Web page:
With Labor Day approaching, all efforts in my house are pointed towards the same goal. I need to get my son (who is entering the second grade) and my husband (who is a teacher) ready for the new school year. It’s safe to say that neither are terribly excited about their vacations coming to a close, so out of respect I’m trying to keep my elation to a minimum.
This year my son will be attending a new school, which means that he is allowed to pack his lunch for the first time. It will be nice to pick him up knowing that he has eaten a good lunch. Last year I was able to predict the days he would not eat based upon the provided menu. Neither one of us enjoyed the “I’m starving” afternoons!

Wanting to make lunches so delicious that he would refuse trading with a classmate, I set out researching containers and lunch boxes. I came upon this fantastic lunch box kit from Rubbermaid. The containers are the perfect size for treats and goodies, and nothing crumbles or crushes because it is protected within the hard plastic. The containers click into an icepack so everything stays cold until it is time to eat.

Knowing my own limitations when it comes to cleaning, I decided to be proactive and bought two kits. I also ordered the salad kit for my husband, hoping to save him (and our bank account) from the daily visits to the salad bar. Of course, now that I have all of the containers I am going to have to figure out how to fill them. I wish that solution would be as easy to find!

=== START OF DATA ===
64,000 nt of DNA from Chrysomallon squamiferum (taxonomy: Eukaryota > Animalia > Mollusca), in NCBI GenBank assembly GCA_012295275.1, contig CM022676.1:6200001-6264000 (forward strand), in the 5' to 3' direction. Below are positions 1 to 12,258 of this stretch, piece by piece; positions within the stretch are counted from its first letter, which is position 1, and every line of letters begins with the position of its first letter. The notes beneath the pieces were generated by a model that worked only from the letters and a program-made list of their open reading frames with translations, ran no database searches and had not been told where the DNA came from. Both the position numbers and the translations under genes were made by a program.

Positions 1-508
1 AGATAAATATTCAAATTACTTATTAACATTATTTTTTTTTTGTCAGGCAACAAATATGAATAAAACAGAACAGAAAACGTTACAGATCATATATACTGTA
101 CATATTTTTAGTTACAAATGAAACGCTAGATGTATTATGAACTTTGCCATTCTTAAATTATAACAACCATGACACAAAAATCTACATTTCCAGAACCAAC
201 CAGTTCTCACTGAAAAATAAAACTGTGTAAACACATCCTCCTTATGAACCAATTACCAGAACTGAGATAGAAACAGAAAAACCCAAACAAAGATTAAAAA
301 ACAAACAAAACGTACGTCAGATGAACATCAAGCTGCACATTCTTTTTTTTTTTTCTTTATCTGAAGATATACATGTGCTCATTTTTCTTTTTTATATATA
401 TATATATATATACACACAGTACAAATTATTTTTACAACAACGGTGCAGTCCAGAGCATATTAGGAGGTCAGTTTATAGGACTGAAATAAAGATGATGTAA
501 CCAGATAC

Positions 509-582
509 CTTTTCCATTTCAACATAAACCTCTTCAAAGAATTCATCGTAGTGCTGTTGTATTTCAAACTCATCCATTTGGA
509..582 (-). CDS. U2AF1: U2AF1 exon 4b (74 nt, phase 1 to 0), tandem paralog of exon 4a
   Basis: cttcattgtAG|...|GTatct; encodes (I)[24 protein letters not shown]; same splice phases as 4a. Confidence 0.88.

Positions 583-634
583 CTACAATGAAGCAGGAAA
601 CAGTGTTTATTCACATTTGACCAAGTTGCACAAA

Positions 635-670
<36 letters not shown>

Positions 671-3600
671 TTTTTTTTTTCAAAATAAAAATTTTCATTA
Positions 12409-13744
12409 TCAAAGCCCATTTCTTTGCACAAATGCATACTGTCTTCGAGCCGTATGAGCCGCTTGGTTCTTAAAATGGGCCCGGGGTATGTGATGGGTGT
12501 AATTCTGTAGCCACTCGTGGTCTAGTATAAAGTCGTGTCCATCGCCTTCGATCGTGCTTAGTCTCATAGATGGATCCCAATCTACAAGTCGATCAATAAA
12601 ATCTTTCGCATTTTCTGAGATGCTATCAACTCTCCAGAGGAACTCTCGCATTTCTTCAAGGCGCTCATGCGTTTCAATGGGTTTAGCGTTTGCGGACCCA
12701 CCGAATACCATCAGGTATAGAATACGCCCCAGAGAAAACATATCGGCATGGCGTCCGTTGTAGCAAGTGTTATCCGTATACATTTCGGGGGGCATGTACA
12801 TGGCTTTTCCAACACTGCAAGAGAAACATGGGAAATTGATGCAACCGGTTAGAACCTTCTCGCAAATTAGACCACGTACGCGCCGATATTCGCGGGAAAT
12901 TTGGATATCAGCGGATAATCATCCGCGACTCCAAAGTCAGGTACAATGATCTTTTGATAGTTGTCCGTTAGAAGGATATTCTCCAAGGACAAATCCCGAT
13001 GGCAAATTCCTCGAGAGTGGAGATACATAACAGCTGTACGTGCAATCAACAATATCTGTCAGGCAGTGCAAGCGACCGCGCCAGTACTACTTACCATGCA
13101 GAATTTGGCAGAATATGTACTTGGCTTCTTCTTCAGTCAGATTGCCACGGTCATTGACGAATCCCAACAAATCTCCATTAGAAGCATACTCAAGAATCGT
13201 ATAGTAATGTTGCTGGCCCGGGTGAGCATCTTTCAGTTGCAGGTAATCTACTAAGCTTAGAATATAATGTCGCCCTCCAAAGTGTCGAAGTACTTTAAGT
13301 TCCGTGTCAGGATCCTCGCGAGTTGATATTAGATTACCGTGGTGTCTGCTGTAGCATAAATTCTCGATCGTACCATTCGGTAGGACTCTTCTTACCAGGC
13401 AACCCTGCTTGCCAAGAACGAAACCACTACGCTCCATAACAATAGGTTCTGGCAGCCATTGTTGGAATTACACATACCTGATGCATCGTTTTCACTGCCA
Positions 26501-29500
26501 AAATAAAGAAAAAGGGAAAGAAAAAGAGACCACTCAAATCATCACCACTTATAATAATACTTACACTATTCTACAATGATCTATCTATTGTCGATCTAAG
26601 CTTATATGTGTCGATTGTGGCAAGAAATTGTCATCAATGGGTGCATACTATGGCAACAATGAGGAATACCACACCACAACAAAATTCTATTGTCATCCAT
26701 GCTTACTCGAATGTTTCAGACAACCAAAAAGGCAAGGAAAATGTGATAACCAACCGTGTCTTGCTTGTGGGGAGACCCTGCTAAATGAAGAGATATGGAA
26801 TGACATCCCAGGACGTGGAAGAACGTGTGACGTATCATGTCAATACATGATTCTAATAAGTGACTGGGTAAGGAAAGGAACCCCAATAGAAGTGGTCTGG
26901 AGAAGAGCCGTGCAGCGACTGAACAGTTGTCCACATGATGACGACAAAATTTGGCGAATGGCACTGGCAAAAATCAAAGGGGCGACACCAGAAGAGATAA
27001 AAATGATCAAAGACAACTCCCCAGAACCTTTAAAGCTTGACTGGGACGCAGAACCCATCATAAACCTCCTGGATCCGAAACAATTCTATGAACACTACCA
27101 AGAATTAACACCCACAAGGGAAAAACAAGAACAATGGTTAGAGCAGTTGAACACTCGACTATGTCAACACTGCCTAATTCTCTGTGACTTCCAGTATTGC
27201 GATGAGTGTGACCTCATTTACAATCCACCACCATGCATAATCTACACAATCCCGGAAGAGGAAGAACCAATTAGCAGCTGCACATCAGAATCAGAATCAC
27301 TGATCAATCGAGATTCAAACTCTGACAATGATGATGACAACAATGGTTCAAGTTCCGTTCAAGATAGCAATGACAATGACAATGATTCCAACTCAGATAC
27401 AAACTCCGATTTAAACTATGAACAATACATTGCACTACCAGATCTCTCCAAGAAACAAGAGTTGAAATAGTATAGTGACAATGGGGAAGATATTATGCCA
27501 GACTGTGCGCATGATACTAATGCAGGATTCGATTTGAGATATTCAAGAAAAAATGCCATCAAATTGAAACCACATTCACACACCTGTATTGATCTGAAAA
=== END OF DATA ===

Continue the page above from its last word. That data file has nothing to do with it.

With the lunch box conundrum solved, I have moved my focus towards the traditional “Yes, I’m an amputee” presentation I give to my son’s class. I have found it helpful to address the issue quickly, encouraging his classmates to ask their questions at one time. I don’t want his new friends to be fearful of my prosthesis, and I have learned that talking about it from the start helps to make everybody more comfortable.

Although talking about prosthetics and amputees is the norm in my house, it is completely unknown for many children. I begin the talk by keeping it as simple as possible. I try to strike the balance between providing enough information to quell their curiosity while not overloading them to the point where they become fearful.

I usually explain that I had an accident and the doctors tried to fix my leg. When they couldn’t fix it, they decided to give me a new one. Taking off my prosthesis and encouraging the students to hold it, try it on and ask questions at the beginning of the school year goes a long way towards demystifying the disability. By talking about the prosthesis and answering all questions at the beginning of the year, I quickly become just another Mom in their eyes.

I’m hopeful that exposing these children to limb loss at an early age will encourage them to grow into accepting adults. I have come to accept that I won’t change the world, but I haven’t abandoned trying to change my little corner of it.  I wish everybody a happy, and safe, Labor Day weekend!

At UNlimiters, we’re always looking for products that help us live more independent and easier lives. Have you found a product that has improved your life? Let us know in the Shout section of our store and we’ll try to add it to our selection.